Twitter’s much-loved 140-character limit is “staying.”
That’s what Jack Dorsey, one of the company’s founders and its newly-reinstated CEO said in an appearance on the Today show on Friday.
Rumors in January about Twitter switching from a 140-character limit to a 10,000-character limit were met with overwhelming derision from users who felt the platform’s built-in brevity is its soul.
However, Dorsey told presenters Carson Daly and Matt Lauer that 140 characters was “a good constraint for us.”
“It allows for of-the-moment brevity,” he added.
This is a difficult time for the company, which is struggling to monetize the service in the way that larger social networks or tech companies like Facebook and Google have been able to do, as well as grow its user base, which has hit an apparent ceiling at 300m.
Its stock price has been in a precipitous decline for more than a year. In March 2015 Twitter stocks were trading at over $50 per share; today they are worth just $16.83 per share. When the 10,000 characters-rumor surfaced, the company’s share price dropped 2% overnight.
In giving this assurance, Dorsey hopes to calm his user base, many of whom have been in near-open revolt against the company for a variety of what have often been perceived as poorly-judged and heavy-handed changes.
Dorsey was reinstated as acting CEO of Twitter in October 2015, following Dick Costolo’s resignation, and became permanent chief executive of the company in October. Since then, he has been the focus of ire for many users for his attempts to, as users see it, fix a service that isn’t broken.
In November, Twitter suddenly replaced the star-shaped “fav” button with a heart-shaped “like” button, a move many users saw as spectacularly out of touch with the way the platform is used.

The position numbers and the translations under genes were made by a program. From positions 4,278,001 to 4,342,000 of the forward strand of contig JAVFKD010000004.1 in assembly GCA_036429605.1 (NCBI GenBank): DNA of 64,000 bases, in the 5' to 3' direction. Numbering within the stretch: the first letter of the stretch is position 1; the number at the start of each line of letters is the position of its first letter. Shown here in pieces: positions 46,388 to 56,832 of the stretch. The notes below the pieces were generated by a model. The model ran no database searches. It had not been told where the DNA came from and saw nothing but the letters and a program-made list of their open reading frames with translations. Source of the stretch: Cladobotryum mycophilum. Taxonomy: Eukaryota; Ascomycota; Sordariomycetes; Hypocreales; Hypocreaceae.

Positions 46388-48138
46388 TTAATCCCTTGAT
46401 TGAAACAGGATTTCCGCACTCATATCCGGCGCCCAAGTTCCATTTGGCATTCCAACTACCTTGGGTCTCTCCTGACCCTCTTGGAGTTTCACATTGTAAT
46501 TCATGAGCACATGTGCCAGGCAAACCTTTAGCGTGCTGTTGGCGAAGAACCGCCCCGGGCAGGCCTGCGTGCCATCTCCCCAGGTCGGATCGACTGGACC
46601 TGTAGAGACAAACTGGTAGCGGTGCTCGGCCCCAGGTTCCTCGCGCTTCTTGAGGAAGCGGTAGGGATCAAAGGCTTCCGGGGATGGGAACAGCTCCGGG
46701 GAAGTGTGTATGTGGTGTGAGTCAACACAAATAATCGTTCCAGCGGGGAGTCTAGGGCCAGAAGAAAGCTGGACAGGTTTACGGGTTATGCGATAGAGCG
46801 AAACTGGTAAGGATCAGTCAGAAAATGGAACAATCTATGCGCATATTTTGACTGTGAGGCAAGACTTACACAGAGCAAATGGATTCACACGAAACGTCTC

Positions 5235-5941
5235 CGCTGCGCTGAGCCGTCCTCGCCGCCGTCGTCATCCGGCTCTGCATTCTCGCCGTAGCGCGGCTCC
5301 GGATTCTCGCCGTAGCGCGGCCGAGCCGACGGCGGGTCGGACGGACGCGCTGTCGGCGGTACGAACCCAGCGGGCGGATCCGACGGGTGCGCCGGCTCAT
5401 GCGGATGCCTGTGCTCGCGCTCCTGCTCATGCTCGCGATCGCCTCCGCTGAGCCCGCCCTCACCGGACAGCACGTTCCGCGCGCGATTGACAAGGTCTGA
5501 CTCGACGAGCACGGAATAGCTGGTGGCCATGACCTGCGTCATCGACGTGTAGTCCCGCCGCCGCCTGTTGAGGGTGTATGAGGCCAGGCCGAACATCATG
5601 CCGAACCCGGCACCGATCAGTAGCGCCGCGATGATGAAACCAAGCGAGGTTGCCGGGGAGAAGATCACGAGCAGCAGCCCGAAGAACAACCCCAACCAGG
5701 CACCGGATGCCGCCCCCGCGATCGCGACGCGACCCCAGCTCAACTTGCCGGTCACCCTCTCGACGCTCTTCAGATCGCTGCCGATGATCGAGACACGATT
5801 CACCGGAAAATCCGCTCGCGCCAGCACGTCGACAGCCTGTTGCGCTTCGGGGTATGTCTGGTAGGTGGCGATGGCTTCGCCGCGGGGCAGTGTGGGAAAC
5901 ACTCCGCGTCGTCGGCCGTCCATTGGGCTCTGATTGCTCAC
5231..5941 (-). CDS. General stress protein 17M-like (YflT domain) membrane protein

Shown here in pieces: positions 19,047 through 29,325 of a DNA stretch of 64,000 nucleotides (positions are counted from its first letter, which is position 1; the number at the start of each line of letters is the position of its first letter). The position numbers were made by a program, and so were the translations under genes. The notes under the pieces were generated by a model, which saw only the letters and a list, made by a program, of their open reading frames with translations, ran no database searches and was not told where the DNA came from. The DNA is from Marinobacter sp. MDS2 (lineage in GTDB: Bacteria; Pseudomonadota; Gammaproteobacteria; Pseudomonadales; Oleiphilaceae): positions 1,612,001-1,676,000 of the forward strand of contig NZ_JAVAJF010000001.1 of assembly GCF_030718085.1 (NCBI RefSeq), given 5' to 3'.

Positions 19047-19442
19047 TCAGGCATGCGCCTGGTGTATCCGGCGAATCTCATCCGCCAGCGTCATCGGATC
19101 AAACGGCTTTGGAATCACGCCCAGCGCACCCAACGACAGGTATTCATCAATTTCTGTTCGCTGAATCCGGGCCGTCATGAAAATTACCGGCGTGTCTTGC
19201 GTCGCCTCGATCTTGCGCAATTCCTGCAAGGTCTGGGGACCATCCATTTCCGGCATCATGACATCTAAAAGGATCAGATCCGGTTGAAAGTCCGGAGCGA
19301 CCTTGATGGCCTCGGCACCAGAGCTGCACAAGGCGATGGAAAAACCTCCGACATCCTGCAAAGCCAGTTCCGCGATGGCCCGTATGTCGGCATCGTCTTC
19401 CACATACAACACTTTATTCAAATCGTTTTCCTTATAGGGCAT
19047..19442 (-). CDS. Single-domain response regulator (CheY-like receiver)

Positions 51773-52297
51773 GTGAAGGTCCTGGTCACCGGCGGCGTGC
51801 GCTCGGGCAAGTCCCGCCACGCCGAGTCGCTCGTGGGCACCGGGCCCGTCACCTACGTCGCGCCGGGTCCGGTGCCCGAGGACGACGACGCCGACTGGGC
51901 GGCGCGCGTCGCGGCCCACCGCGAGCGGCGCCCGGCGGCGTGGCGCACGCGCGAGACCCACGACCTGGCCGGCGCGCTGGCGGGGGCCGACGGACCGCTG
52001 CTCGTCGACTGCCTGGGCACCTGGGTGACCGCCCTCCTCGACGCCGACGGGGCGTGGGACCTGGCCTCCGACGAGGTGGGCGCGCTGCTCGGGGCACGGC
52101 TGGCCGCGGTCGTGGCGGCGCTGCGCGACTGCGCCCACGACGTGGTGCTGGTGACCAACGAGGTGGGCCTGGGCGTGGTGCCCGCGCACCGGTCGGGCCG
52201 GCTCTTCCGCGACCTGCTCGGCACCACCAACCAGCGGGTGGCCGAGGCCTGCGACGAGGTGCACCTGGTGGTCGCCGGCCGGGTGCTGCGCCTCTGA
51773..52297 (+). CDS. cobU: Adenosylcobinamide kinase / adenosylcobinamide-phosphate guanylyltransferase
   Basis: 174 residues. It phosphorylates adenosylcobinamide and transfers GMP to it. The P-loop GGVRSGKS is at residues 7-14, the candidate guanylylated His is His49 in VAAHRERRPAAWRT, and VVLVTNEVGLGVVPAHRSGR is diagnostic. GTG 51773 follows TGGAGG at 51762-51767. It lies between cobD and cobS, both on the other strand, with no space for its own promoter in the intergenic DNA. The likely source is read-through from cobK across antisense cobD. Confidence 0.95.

Especially in the context of reacting to bad news such as police violence or school shootings, users felt uncomfortable using the emotionally-positive heart as compared to the emotionally-neutral star.
Nor is this the first time Dorsey has had to publicly disavow widely-believed rumors among his user base – gossip travels fast on Twitter. In January, users were then dismayed to hear that Twitter was planning to change to an algorithmic, rather than a chronological, order.
Again, Twitter’s stock price took a hit. Dorsey tweeted out a denial that timelines were going to change:
In the end, an algorithmic “show me the best tweets first” feature was indeed added – but as a separate optional extra, not as a change to the basic timeline.
A spokesperson for Twitter said that the company had no official comment beyond Dorsey’s words. Asked on Friday if anything was changing with the app, Dorsey said, “We’re changing a lot. We’re always going to make Twitter better.”
“But still 140 characters?” Lauer asked.
“140 characters,” Dorsey answered.